10AM – I also wanted to note: Chancellor Block gave a presentation on the Anderson School of Business…uh…relieving itself of state funds. They are making the MBA program become completely self-sustaining outside of state support (so they’re going on all private funds). They plan to do this through cost containment, larger endowment, and increased tuition. The chancellor.
10:10AM – UCR gives its campus report to Committee on Ed Policy. They have outstanding diversity (one of the most diverse campus, tied with UCM), they are a Hispanic-Serving-Institution, which allows them to tap into federal funding. They have decreased the number of administrators on their campus, saving half a million dollars. That’s very different than the national average, and UC. Imma be real – Chancellor White has done an amazing job at UCR…graduation rates for Latino students are the highest out of all UC campuses, and even above white graduation rates.
10:20AM – UC Davis seeks to expand it’s public phase of it’s fundraising campaign – they want 1billion dollars, they’ve already gotten 570something million dollars.
11AM – UCSA President is speaking to the Regents, some highlights.
- UCSA had it’s largest congress this year at UC Irvine, we’ve chosen two goals: Economic Justice for Undergrads and Bill of Rights for Grads
- Economic justice: fee rollback/undocumented student financial aid! Undocumented student financial aid – DREAM Act is on the Gov’s desk, we encourage the Regents to advocate for it.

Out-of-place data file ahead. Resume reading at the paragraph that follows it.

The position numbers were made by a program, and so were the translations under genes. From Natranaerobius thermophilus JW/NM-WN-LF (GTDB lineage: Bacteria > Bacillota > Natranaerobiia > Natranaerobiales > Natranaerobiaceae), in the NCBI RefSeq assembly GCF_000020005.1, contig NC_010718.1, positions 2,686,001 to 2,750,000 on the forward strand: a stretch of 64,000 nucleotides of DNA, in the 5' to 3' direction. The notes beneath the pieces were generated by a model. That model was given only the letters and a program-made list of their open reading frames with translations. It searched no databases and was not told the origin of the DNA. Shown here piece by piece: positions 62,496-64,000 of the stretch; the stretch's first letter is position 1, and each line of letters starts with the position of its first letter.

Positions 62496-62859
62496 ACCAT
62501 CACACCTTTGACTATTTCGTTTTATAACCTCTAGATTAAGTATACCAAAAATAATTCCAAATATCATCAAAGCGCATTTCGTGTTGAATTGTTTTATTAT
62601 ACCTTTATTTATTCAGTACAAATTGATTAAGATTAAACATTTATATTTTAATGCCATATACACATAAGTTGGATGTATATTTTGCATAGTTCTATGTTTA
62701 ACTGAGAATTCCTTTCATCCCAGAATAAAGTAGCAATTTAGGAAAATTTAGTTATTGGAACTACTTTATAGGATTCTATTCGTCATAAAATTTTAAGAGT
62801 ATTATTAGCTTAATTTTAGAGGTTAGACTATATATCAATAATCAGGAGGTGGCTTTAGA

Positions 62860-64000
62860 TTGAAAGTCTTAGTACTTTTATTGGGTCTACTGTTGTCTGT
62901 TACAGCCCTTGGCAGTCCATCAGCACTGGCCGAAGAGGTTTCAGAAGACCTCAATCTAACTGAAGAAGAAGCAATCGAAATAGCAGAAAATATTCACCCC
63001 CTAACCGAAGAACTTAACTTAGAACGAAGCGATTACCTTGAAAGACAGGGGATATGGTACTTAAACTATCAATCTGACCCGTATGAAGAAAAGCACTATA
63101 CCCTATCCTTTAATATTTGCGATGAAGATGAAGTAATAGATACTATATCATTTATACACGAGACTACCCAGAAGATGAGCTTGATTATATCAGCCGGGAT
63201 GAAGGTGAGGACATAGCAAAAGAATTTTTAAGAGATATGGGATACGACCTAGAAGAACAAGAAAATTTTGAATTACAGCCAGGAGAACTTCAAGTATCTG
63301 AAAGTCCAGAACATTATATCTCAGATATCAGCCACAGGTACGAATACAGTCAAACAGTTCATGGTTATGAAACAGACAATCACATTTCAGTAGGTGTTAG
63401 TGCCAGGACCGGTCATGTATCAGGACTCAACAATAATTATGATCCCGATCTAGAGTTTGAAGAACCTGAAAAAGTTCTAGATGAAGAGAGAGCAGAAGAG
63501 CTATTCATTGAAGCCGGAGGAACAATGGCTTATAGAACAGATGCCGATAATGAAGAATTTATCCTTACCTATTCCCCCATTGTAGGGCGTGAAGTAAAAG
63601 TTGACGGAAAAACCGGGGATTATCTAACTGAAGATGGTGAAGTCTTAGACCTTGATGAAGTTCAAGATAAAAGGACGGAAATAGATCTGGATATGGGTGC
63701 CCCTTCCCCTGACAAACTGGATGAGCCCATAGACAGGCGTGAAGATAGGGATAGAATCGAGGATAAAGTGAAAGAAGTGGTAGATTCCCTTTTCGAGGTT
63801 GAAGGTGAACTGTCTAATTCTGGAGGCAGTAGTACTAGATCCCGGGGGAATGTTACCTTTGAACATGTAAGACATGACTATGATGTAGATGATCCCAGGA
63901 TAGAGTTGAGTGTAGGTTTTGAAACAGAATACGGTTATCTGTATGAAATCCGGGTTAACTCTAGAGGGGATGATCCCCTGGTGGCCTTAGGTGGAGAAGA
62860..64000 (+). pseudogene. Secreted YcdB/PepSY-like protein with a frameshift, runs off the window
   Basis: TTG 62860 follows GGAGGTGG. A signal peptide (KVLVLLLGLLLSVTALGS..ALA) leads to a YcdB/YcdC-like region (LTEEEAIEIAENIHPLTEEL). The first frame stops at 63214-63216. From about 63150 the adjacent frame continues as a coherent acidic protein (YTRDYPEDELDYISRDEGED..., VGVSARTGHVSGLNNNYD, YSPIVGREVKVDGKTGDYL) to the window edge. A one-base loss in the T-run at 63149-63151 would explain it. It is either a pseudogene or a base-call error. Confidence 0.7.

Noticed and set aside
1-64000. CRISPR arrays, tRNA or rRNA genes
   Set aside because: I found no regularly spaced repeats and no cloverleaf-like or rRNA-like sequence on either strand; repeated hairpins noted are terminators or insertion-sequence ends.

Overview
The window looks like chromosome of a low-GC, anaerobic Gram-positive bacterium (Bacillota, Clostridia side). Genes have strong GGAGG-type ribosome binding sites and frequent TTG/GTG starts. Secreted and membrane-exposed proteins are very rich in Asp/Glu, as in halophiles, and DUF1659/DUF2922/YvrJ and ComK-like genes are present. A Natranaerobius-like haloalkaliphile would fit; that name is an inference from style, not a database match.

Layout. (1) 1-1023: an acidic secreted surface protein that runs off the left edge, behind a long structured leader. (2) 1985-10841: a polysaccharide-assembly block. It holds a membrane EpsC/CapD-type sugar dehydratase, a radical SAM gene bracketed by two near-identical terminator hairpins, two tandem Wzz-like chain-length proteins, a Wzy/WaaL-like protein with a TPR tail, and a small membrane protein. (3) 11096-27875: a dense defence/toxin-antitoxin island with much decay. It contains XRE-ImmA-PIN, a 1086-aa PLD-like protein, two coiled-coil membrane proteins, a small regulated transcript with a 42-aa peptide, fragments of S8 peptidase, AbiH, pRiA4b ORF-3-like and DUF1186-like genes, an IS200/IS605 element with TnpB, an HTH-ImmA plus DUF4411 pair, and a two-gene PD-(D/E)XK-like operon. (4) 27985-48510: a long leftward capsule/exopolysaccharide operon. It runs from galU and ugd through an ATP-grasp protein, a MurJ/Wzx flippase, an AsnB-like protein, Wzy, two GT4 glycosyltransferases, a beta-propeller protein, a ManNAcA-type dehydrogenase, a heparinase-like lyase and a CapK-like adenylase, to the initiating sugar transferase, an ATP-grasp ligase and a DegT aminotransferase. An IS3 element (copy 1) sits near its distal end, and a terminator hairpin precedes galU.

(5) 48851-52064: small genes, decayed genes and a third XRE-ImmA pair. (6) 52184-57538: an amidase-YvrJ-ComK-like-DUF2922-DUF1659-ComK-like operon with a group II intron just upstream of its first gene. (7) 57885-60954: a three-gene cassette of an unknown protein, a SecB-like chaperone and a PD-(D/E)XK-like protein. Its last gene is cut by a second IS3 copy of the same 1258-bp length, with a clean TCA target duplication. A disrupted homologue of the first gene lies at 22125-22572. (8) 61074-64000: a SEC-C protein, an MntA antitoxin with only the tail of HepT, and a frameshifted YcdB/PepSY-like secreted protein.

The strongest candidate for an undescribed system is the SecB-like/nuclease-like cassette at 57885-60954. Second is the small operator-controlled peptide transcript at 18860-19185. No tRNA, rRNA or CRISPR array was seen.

- Grad Bill of Rights – includes working conditions and housing!
- Interested in collaboration, challenging the UC Regents to show UC students that they are committed to the students.
11AM – We’ve skipped Finance for now, going back to that later, currently on the annual diversity subreport. The lowest point of diversity in our campuses are among academic appointees – faculty. They are a solid 3 and 4 points lower in diversity than staff. it is one of our largest issues at UC, and one of hte hardest to solve. 28% of students felt like they were stereotyped and negative views from other students…apparently 5% of students had those views come from faculty or staff. African American students are below 6-10% of any other racial ethnic group in saying “i belong on this campus”. Serious issue within campus climate. Questions from Regents
- Regent Johnson: Can we train our faculty to be welcoming of students?
- Regent Ruiz: I noticed that Univesrity of Texas has achieved a good demographic balance on their campuses. Seeing how this was President Yudof’s old system, did he have comments?